If you begin the installation process by running Setup from within your current version of Windows and use the Custom (Advanced) option to perform a clean install on a partition other than the one currently in use, the new installation uses the next available drive letter. The volumes containing each installation have the same drive letters regardless of which Windows version you select at startup.

There’s no inherent reason to prefer either of these options over the other. If you prefer the consistency of knowing that all system files and program files are on the C drive, you’ll probably want to choose the first option. If you would rather use drive letters to keep track of which Windows version is running at any given time, you’ll prefer the second option. But either configuration should work reliably with any combination of software, hardware, and settings.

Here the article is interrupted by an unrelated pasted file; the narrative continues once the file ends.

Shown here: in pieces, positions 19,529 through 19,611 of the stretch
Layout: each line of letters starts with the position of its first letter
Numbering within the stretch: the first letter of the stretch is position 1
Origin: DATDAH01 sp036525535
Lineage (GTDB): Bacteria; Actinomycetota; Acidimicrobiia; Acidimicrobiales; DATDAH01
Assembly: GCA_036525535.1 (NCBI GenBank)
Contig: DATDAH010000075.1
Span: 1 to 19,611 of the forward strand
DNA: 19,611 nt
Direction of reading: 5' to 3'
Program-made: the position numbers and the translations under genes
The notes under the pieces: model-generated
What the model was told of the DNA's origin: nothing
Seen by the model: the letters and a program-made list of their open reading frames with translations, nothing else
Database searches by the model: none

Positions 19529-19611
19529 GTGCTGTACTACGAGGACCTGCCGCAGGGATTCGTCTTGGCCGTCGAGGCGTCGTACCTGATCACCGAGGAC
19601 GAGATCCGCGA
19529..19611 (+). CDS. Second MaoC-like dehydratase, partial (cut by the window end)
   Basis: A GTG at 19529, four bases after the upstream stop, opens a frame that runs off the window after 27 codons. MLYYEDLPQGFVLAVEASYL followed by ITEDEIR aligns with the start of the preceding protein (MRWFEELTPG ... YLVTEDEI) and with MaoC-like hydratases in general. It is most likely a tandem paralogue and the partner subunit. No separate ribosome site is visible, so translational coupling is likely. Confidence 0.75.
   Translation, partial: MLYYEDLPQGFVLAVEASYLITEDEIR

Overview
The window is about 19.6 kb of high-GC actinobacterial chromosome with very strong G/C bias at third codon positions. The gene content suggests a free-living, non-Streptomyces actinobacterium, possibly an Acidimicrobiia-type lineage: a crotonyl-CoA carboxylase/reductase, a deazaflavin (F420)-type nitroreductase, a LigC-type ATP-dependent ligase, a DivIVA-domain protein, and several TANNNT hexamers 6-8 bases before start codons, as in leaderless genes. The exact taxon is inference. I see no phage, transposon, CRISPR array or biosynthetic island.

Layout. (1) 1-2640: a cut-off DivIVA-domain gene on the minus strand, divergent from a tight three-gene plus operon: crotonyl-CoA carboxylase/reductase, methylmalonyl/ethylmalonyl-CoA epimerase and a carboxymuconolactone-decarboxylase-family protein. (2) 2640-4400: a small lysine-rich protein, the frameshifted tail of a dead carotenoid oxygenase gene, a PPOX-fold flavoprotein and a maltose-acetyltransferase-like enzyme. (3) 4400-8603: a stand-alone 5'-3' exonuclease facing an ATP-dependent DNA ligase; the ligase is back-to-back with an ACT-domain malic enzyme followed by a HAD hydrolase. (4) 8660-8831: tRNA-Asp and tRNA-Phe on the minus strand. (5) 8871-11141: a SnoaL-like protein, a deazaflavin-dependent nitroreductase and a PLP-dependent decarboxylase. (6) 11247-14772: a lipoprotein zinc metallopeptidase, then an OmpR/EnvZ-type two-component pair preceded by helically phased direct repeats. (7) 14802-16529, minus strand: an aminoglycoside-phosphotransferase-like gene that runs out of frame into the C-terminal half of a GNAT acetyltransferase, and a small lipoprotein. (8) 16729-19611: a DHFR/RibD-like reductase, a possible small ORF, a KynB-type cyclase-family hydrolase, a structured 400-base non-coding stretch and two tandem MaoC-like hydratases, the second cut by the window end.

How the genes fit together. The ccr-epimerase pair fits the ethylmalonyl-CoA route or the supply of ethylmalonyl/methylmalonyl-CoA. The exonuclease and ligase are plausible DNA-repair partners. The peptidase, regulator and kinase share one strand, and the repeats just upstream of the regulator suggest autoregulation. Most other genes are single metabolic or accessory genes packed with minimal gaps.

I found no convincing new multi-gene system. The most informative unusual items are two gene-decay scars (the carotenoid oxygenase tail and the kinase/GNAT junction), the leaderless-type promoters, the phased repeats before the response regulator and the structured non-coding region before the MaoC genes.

Now that XP has installed that way (like my system), you can't change anything with boot options.
There will be a problem if XP can see a C:\ disk, because some software will insist on putting stuff on C if there's one there.
You can use HnS (Vista Hide 'n Seek) to hide Vista from XP, which you should be doing on all of your dual-boots if you use system restore. (XP destroys Vistas restore points if if can see them)
 

JustinW

Super Moderator
Staff member
#3
Like Terry says, it is a matter of how you install it. Otherwise, Vista well consider itself drive C: when you boot it by default. You cannot change drive letters inside of the OSes when they are booted and changing them using some other method may create more problems. So, planning carefully as you install the OSes is key.
 
#4